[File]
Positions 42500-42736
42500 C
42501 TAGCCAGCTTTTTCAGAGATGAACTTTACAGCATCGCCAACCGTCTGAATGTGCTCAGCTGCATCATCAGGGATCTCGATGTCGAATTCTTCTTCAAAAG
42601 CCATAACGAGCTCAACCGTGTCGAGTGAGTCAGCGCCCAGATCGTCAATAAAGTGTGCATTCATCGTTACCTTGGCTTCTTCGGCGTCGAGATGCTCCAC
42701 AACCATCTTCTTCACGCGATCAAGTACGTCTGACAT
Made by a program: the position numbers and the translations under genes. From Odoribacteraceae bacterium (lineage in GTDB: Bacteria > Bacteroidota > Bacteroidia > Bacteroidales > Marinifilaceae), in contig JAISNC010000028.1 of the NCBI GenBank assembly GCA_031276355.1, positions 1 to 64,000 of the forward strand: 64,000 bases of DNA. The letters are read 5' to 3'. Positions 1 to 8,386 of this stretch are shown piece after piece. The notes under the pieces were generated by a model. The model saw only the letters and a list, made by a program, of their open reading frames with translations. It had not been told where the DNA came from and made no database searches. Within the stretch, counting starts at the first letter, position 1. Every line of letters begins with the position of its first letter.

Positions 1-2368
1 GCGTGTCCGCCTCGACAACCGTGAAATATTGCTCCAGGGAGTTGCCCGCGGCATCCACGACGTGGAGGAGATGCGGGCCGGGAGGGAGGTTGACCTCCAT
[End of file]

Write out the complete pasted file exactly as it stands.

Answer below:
Positions 42500-42736
42500 C
42501 TAGCCAGCTTTTTCAGAGATGAACTTTACAGCATCGCCAACCGTCTGAATGTGCTCAGCTGCATCATCAGGGATCTCGATGTCGAATTCTTCTTCAAAAG
42601 CCATAACGAGCTCAACCGTGTCGAGTGAGTCAGCGCCCAGATCGTCAATAAAGTGTGCATTCATCGTTACCTTGGCTTCTTCGGCGTCGAGATGCTCCAC
42701 AACCATCTTCTTCACGCGATCAAGTACGTCTGACAT
Made by a program: the position numbers and the translations under genes. From Odoribacteraceae bacterium (lineage in GTDB: Bacteria > Bacteroidota > Bacteroidia > Bacteroidales > Marinifilaceae), in contig JAISNC010000028.1 of the NCBI GenBank assembly GCA_031276355.1, positions 1 to 64,000 of the forward strand: 64,000 bases of DNA. The letters are read 5' to 3'. Positions 1 to 8,386 of this stretch are shown piece after piece. The notes under the pieces were generated by a model. The model saw only the letters and a list, made by a program, of their open reading frames with translations. It had not been told where the DNA came from and made no database searches. Within the stretch, counting starts at the first letter, position 1. Every line of letters begins with the position of its first letter.

Positions 1-2368
1 GCGTGTCCGCCTCGACAACCGTGAAATATTGCTCCAGGGAGTTGCCCGCGGCATCCACGACGTGGAGGAGATGCGGGCCGGGAGGGAGGTTGACCTCCAT